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Holy See-China accord in the offing but at what cost?

HONG KONG (SE): An accord between the Holy See and the People’s Republic of China “is almost made” and could be signed in the coming months, thereby opening a new phase in the relations between them, according to a senior Vatican source informed on the negotiations between the two sides.
Quoting sources, the Jesuit magazine, America, reported that the negotiations reached this crucial stage following the visit by a five-person delegation from the Holy See led by Archbishop Claudio Maria Celli to Beijing for another meeting of the Joint Working Group (JWG) last December. The group has met around 12 times, alternately in Beijing and the Vatican, and the two sides reached an agreement on a framework document regarding the nomination of bishops.
This information is nothing new to the Church in Hong Kong. In an article released on 25 January 2017, the feast day of the Conversion of St. Paul in 2017, John Cardinal Tong Hon, then bishop of Hong Kong, had said this in clear terms: “After years of dialogue and negotiation, both China and the Holy See have already reached a consensus on the problem of appointing bishops. The agreement on the matter of the appointment of bishops between the Holy See and China could be considered a milestone in terms of the development of relations between both sides since 1951. Based on this agreement, the problems of the future of the CCPA [Chinese Catholic Patriotic Association], the legitimacy of the illegitimate bishops in the official Church community, the recognition of the bishops of the unofficial Church by Beijing and the establishment of the Bishops’ Conference of the Church in China are going to be resolved” (Sunday Examiner, 12 February 2017).
The article in America went on to note that, after considerable reflection and investigation, Pope Francis is expected to sign a decree that lifts the excommunication on the three bishops and grants pardon to all seven illicit bishops and recognises them as legitimate bishops in the Catholic Church and as ordinaries in the seven dioceses where they now reside. Each of the seven bishops has already asked the pope for pardon and has requested reconciliation with him and the universal Church.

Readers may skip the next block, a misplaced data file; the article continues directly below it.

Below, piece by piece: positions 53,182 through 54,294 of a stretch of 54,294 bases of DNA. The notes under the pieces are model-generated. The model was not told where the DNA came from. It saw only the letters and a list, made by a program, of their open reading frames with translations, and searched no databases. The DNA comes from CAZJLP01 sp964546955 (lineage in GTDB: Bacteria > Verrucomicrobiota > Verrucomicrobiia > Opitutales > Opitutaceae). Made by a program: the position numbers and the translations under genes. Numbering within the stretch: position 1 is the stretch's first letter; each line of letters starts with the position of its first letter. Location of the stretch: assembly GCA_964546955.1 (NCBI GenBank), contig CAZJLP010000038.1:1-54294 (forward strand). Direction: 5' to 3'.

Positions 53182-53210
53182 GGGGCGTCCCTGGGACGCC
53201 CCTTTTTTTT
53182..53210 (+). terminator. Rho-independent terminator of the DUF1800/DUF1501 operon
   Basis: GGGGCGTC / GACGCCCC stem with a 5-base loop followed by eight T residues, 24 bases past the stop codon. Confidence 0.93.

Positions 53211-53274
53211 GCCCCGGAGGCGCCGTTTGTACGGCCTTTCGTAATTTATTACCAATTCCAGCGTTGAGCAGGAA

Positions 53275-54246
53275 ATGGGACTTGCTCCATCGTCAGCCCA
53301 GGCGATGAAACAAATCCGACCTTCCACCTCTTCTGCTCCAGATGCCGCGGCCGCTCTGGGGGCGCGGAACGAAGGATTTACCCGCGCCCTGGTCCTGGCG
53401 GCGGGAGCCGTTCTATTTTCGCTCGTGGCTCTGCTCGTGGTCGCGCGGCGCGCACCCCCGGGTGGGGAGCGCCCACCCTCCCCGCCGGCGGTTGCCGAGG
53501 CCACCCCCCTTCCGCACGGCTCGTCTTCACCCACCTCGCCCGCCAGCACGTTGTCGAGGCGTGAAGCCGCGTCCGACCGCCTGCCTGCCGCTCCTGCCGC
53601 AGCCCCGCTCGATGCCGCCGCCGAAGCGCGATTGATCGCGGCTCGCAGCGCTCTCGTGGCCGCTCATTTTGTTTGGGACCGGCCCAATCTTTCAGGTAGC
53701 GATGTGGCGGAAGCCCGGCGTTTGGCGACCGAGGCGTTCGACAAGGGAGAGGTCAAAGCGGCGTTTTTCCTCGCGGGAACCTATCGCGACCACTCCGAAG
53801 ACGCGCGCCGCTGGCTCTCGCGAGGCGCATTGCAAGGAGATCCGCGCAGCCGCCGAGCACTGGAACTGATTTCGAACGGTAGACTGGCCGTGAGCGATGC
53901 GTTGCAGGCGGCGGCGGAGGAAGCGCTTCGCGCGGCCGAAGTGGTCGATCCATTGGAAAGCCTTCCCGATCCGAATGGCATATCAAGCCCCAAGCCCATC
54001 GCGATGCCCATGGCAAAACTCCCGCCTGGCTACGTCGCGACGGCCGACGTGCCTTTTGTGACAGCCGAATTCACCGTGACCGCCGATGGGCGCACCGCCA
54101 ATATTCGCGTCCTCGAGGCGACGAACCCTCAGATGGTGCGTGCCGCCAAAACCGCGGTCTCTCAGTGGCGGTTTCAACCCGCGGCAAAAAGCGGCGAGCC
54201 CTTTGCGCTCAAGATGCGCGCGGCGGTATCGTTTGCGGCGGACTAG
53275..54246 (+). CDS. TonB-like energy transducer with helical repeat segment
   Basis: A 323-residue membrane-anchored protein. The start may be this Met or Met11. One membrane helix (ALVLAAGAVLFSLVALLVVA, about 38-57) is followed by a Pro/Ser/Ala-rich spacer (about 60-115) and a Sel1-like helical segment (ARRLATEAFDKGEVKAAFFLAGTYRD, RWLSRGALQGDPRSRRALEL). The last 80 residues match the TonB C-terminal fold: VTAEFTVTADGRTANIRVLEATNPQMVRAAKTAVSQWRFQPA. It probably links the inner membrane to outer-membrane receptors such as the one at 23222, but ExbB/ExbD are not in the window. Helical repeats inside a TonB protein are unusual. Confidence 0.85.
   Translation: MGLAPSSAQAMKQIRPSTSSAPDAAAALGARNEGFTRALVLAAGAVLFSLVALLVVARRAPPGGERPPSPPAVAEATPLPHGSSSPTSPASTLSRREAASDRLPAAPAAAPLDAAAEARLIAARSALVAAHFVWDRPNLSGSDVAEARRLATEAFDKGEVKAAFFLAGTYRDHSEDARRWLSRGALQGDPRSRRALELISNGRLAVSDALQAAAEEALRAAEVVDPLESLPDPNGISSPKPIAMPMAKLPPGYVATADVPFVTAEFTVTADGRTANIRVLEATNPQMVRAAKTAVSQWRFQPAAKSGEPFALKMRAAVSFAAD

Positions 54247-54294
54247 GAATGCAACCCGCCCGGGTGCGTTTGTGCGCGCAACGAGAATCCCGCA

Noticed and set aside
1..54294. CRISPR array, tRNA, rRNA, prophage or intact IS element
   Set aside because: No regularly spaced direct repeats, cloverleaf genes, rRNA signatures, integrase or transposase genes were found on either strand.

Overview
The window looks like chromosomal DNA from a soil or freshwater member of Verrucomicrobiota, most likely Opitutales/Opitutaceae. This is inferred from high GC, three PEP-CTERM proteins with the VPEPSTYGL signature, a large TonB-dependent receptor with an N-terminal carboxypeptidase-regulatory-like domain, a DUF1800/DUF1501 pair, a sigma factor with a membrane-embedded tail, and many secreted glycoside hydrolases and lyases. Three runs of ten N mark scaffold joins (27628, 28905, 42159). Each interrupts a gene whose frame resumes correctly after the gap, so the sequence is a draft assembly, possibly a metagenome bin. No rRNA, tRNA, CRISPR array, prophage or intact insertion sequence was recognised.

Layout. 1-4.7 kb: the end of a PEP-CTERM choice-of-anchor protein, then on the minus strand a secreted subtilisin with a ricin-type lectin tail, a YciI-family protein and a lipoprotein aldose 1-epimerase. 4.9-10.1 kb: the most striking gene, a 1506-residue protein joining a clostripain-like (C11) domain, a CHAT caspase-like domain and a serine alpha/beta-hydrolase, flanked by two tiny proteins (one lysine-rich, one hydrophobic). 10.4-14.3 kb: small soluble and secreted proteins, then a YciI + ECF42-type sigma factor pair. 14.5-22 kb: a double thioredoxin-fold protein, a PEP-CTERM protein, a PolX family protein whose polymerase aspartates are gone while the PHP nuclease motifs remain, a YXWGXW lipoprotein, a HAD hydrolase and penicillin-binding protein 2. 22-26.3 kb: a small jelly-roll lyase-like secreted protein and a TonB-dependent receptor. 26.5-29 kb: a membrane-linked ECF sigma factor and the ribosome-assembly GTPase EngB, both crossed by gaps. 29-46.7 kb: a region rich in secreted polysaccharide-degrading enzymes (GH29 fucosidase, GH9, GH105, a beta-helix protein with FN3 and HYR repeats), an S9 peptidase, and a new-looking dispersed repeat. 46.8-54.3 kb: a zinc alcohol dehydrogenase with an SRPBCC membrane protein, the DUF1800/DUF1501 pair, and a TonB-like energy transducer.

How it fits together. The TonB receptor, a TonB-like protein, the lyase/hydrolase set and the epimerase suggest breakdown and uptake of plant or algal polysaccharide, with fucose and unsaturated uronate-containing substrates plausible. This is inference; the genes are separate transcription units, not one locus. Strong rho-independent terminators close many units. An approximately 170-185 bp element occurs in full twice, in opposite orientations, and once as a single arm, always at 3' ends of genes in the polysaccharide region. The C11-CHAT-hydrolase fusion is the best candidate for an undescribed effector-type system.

The recent developments have triggered reports and comments in Catholic media and even in such secular publications as The Wall Street Journal and The New York Times. 
Retired bishop of Hong Kong, Joseph Cardinal Zen Ze-kiun, believes that what the Vatican has done is a cowardly surrender before the communist government of the Peoples Republic of China, the abandonment of faithful Catholics and rewarding renegades and people excommunicated from the Catholic Church.
In an editorial published by UCAN, Jesuit Father Michael Kelly states that “until very recently, the Vatican followed a procedure where it appointed “underground bishops,” so suspicious was it of anyone—ordinary Catholic, cleric, religious or bishop—who cooperated with the openly recognized and registered Catholic communities. This created a circumstance that has now come back to bite the Vatican and is vividly instance in the present kerfuffle.”